An irreplaceable location. Akin to an ocean front cottage, certain commercial properties enjoy locations that cannot be replaced. This could be a main boulevard frontage, proximity to amenities  - hotels, restaurants, or entertainment, favorable zoning, special purpose improvements for your business - ISO 9001 certifications, certain use permits, or an abundance of electricity.

Tuesday, June 20, 2017

What DON'T You Like? TUESDAY Traffic Tips





Recently, a vendor cold called me. I took the call. Nice enough. When I explained I was pleased with my current provider, an opportunity was missed. I discuss this and much more on this week's VIDEO tip for commercial real estate professionals.



What DON'T You Like? TUESDAY Traffic Tips

Friday, June 9, 2017

PRIOR to Selling Commercial Real Estate - DO These 5 Things

Image Attribution: www.entrepreneur.com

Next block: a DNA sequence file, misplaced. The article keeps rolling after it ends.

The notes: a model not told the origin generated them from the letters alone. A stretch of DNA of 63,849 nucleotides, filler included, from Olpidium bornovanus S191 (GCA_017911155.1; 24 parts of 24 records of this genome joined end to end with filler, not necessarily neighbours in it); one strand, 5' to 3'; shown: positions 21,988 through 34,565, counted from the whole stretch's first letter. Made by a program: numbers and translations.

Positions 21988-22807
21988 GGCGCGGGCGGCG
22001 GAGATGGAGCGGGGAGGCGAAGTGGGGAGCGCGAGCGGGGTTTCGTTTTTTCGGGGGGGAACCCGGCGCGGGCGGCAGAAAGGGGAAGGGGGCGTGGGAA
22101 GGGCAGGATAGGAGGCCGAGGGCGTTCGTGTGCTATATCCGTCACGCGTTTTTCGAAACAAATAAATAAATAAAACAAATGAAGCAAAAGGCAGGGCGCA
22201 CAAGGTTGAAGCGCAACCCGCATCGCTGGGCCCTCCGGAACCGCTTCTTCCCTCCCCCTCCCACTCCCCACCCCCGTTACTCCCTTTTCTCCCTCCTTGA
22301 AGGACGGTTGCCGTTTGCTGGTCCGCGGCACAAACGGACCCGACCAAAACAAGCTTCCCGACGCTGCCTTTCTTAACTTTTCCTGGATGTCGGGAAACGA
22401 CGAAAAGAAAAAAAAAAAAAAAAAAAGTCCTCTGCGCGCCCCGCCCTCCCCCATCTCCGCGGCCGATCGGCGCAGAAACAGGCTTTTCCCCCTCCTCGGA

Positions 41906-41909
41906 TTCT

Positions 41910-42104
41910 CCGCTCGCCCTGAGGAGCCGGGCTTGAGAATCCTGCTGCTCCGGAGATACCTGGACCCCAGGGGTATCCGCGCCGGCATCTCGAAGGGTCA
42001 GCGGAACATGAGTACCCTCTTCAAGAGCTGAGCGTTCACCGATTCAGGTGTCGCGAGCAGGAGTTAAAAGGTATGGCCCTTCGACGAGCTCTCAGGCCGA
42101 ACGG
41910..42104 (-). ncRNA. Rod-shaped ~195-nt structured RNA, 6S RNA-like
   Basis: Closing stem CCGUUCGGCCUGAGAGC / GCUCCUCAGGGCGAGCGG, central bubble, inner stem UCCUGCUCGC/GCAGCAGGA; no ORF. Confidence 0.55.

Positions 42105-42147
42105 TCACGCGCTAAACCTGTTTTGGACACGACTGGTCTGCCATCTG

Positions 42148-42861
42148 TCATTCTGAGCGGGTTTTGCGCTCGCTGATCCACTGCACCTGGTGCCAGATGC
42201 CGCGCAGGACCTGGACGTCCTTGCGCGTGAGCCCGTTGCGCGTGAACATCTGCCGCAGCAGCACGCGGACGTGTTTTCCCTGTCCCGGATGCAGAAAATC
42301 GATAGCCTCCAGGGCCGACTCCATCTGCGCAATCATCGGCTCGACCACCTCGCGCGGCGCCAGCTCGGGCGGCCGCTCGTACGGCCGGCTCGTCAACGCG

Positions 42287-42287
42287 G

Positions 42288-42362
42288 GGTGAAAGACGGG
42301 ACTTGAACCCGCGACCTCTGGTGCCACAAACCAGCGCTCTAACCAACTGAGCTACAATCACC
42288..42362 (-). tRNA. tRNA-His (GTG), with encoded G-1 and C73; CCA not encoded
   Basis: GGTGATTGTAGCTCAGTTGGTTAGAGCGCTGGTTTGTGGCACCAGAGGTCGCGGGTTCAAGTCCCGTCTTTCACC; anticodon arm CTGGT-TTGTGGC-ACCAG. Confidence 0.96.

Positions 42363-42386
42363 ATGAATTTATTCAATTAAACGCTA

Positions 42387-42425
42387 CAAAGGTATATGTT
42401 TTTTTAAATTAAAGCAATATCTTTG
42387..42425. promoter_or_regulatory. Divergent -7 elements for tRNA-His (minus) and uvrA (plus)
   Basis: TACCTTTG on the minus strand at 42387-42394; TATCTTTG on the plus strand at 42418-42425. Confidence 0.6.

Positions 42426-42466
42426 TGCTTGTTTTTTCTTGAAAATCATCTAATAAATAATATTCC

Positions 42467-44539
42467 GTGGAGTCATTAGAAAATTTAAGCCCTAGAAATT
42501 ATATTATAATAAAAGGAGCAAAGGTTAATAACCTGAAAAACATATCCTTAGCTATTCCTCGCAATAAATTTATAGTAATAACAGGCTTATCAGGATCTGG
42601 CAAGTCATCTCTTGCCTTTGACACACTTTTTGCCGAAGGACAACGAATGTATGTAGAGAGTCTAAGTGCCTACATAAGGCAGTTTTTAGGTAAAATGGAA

You've made a decision to sell your commercial real estate. Congratulations!

Reasons vary from seller to seller but generally involve a transition – a change in the market, the sale of a business that occupies the building, business growth that out strips the capacity, a loan that is due, an ownership squabble, or gravitation toward another investment. 

Regardless of your selling motivation, most sellers focus on the commercial real estate’s value as the central motivation. OK. I get it. However, before exposing your building to the market, I would recommend you consider the five things below.

Title search. A title company such as First American or Fidelity will typically open a title order for you – preliminary commitment or “prelim’ - for free in the hopes of insuring the title upon sale. Contained within the multi page document are exceptions or conditions to be met prior to a change in ownership. Easements, loans, tax liens, mechanics liens, leases, and the nature of the building’s ownership – LLC, individuals, family trust, etc. - are all detailed. You're interested in understanding any issue that could prevent a sale – such as a suspended LLC or an unsatisfied tax lien.